From: dbd on 11 Aug 2010 17:12 On Aug 11, 12:55 pm, "Zeph80" <surabhi_talwar(a)n_o_s_p_a_m.hotmail.com> wrote: > So I'm pretty confused about something.While studying DFT windowing, I saw > how rectangular window has lowest bandwidth compared to Hanning window( > which is basically raised cosine), but higher sidelobes. These windows are applied in the time domain. > But in all pulse shaping filter tutorials, apart from minimizing ISI they > describe how the bandwidth of the rectangular pulse is almost twice the > raised cosine pulse ( for alpha=0). Shaping filter specifications are in the frequency domain. > What am I doing wrong? This seems very contradictory to me. In both cases > windowing and pulse shaping we are looking are the frequency response > aren't we?? No. >... Dale B. Dalrymple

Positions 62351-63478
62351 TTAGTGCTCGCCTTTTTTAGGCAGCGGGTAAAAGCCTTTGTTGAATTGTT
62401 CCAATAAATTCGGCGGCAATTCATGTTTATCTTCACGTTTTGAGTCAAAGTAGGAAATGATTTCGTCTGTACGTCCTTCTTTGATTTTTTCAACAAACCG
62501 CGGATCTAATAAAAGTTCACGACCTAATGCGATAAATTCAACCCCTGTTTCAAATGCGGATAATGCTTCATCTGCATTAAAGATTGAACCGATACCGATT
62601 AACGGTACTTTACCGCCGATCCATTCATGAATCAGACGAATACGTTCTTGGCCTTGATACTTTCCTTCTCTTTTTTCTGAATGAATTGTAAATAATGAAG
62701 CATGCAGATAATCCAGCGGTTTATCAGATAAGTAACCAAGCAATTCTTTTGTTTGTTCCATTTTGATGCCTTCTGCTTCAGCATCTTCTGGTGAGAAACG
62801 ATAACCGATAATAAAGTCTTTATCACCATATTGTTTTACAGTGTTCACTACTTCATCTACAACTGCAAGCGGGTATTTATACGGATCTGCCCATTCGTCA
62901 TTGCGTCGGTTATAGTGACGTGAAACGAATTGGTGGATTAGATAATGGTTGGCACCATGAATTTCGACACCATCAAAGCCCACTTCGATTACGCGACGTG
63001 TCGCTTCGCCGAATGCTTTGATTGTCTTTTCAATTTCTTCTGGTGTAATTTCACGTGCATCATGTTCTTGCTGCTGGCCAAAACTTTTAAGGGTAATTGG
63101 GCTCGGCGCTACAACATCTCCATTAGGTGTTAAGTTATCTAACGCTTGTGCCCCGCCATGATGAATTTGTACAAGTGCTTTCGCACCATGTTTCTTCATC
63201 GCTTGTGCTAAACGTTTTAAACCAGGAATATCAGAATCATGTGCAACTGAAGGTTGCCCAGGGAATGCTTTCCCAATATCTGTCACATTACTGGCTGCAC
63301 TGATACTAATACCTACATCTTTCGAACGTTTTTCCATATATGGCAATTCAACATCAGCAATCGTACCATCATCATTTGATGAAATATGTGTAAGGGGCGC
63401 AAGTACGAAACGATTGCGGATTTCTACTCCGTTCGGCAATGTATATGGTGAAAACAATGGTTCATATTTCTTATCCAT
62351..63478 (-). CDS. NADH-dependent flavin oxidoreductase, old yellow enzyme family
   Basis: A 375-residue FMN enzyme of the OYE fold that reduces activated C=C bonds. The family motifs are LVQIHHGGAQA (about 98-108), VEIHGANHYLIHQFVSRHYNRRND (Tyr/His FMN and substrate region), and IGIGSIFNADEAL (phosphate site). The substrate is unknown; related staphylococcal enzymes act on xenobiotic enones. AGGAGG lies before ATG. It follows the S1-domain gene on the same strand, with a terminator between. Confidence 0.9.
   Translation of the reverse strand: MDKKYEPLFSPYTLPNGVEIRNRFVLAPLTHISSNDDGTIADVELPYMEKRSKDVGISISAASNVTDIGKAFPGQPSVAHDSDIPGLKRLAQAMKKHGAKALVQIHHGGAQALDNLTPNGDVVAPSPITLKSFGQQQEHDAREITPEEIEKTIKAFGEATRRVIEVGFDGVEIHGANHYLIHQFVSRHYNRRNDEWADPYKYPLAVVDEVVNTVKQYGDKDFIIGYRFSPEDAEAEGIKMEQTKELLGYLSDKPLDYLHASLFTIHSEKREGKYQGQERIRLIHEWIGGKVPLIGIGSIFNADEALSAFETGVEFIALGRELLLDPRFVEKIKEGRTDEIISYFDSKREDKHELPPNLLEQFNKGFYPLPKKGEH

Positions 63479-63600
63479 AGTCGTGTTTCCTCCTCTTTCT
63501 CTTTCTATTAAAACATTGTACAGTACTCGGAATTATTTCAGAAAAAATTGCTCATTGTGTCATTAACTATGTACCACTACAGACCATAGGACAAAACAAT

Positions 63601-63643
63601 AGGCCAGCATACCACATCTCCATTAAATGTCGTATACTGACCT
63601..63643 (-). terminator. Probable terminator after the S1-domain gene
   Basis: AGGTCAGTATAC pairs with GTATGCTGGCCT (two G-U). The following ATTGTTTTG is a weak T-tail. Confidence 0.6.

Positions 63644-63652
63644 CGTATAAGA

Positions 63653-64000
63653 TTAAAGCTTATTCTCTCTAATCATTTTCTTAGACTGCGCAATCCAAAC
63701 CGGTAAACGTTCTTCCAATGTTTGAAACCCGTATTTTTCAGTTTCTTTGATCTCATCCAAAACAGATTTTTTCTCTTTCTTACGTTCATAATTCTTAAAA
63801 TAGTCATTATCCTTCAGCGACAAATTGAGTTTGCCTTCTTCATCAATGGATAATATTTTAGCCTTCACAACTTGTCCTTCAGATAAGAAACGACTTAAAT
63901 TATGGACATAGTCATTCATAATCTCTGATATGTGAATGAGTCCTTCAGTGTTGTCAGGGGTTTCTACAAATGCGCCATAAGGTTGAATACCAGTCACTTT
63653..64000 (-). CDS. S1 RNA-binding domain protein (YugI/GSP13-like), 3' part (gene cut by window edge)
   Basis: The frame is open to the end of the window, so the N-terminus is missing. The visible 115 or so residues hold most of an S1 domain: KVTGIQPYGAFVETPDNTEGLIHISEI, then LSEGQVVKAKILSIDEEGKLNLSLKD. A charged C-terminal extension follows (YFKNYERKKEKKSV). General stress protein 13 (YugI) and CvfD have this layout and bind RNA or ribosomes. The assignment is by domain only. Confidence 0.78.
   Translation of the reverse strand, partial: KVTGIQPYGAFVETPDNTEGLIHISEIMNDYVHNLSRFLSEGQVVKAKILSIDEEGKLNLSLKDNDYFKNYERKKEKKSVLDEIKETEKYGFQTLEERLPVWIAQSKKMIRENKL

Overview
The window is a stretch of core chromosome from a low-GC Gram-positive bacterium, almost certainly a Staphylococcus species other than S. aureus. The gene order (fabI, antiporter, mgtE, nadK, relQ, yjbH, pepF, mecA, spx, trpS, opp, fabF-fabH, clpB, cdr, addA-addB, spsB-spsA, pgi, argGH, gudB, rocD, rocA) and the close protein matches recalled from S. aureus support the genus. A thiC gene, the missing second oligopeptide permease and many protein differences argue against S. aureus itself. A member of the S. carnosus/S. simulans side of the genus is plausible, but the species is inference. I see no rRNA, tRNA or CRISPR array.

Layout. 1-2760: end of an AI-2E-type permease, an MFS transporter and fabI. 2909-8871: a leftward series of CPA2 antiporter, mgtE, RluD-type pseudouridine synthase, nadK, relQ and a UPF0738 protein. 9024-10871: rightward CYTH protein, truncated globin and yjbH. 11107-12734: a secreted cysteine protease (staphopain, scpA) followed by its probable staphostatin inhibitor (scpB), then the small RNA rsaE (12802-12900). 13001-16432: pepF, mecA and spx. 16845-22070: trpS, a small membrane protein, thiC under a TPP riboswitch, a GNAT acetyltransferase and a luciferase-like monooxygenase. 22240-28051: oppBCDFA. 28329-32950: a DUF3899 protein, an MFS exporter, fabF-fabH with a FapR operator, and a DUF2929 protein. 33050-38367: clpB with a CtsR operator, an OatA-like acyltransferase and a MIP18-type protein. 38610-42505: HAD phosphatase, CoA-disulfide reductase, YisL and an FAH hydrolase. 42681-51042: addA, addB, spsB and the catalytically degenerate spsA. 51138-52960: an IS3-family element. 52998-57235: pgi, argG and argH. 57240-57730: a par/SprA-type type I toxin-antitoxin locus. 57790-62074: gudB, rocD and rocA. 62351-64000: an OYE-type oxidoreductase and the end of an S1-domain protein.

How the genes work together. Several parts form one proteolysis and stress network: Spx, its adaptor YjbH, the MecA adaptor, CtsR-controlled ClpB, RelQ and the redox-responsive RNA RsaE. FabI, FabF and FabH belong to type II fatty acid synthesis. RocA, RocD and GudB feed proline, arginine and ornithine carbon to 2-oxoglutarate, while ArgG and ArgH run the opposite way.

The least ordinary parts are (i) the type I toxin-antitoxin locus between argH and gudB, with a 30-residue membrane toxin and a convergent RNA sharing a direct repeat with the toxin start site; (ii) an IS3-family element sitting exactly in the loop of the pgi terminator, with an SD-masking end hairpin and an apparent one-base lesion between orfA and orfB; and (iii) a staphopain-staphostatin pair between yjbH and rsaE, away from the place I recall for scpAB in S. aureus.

From: Eric Jacobsen on 11 Aug 2010 17:23 On Wed, 11 Aug 2010 16:01:45 0500, "Zeph80" <surabhi_talwar(a)n_o_s_p_a_m.hotmail.com> wrote: >>On 8/11/2010 4:38 PM, Zeph80 wrote: >>>> On 8/11/2010 3:55 PM, Zeph80 wrote: >>>>> So I'm pretty confused about something.While studying DFT windowing, >I >>> saw >>>>> how rectangular window has lowest bandwidth compared to Hanning >window( >>>>> which is basically raised cosine), but higher sidelobes. >>>>> But in all pulse shaping filter tutorials, apart from minimizing ISI >>> they >>>>> describe how the bandwidth of the rectangular pulse is almost twice >the >>>>> raised cosine pulse ( for alpha=0). >>>>> What am I doing wrong? This seems very contradictory to me. In >both >>> cases >>>>> windowing and pulse shaping we are looking are the frequency response >>>>> aren't we??Im obviously making some very basic mistake, please >>> enlighten >>>>> me. >>>> >>>> English is evidently not your first language. Basically, you are >>>> confusing the bandwidth of a pulse with the selectivity of a filter. >> >>> Could you please elaborate? In both cases aren't we considering the DFT >of >>> the same time domain waveform? >> >>What cases? A pulse shaped like a raised cosine in the time domain has >>much less "splatter"  broadband energy  than a rectangular pulse of >>the same width. What has that to do with windowing the data fed to a DFT >>routine? >> >>Jerry >> >>Engineering is the art of making what you want from things you can get. >>Ok, I think you did not understand my question. However I think I realize >my mistake. >Case 1: I'm comparing the DFT of a rectangular window and a hanning (raised >cosine window). >Case 2: Then I'm comparing the frequency domain of a rectangular pulse to >a raised cosine shaped pulse . >I thought that case 1 and case 2 should have the same results >I think the mistake is that even though the Hanning window is called raised >cosine, its really a truncated raised cosine compared to the shaped raised >cosine pulses used to transmit data. A Raised Cosine window for a DFT is not the same as a Raised Cosine response for a pulse shape. This is an unfortunate overloading of the terminology "Raised Cosine", as the raising of the cosine is used differently and does different things in each case. So they are not expected to be the same. Eric Jacobsen Minister of Algorithms Abineau Communications http://www.abineau.com